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I was standing on the spot where the murderer had been, thinking, "Did he hesitate? Once the trigger was pulled for the first time, there would've been no turning back."

Can the following sentences replace the original one?

  1. Once the trigger had been pulled for the first time, there would've been no turning back.
  2. Once the trigger was pulled for the first time, there would be no turning back.

Which one would be more natural? Could you tell me the differences among them?

  • Once it were done, there’d be no turning back. – tchrist Dec 20 '13 at 15:00
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Your first example could be substituted and would arguably be more appropriate. Your second example would not be appropriate to convey the intended meaning.

In the original, the trigger pulling action precedes the state of no turning back. But the original example uses the past tense for pulled and present perfect conditional for turning. No clear order is indicated.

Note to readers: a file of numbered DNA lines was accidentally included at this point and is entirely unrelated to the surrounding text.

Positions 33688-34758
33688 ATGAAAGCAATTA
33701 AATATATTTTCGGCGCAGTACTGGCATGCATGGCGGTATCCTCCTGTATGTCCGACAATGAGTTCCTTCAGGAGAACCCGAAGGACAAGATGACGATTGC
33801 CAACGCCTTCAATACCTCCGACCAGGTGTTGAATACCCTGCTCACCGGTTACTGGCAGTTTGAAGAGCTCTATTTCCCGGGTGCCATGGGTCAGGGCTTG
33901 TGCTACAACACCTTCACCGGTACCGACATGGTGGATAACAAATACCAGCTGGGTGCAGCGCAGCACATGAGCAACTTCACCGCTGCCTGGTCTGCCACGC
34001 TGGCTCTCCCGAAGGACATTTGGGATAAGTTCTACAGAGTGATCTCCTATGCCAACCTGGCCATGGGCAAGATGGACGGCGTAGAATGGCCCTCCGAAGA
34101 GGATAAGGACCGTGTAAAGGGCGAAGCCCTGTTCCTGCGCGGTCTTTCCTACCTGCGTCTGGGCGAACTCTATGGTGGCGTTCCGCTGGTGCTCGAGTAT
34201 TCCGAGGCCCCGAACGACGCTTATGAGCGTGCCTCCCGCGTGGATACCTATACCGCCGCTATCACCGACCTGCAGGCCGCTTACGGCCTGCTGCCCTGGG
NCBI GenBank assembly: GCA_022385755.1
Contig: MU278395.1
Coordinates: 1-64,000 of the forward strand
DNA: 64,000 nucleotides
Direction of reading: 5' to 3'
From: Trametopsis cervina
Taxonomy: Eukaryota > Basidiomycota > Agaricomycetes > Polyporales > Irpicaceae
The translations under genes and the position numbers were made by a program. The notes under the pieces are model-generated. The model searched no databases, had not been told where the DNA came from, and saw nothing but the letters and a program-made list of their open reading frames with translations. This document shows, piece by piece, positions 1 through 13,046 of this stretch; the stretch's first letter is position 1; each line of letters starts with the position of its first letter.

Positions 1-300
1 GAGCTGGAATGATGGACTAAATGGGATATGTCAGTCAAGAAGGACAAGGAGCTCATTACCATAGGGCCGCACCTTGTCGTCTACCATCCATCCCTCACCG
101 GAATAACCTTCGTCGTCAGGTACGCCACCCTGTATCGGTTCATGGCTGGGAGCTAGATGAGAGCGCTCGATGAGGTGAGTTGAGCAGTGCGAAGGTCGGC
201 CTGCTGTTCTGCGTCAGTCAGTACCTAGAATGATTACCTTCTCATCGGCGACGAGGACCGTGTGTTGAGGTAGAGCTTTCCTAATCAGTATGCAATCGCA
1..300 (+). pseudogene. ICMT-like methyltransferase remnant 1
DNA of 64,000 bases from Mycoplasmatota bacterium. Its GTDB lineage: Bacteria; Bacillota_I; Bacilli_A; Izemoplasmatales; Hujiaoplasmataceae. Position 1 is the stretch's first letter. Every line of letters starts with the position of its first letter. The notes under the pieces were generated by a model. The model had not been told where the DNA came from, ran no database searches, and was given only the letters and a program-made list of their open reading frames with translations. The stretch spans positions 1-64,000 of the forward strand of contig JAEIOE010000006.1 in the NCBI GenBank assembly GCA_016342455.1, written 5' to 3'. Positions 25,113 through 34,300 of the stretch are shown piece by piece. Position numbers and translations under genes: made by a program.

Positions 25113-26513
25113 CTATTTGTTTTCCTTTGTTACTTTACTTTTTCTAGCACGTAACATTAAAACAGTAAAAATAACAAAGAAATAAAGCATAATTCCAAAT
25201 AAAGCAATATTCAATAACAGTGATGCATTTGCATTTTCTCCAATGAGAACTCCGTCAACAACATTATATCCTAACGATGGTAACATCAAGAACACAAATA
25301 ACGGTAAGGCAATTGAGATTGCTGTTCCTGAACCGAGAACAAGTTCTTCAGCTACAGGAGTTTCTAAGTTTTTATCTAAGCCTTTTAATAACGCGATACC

Your first example conforms to the logic. Past perfect pulled is completed before present perfect conditional turning. And both are in the past, as is dictated by the logic of the entire paragraph.

Your second example uses simple past for pulled and conditional present turning. But the entire series of actions and states have already occurred (the murderer had been thinking). The use of the present is not in keeping with the meaning of the original, even though the time relationship between pulled and turning is logical.

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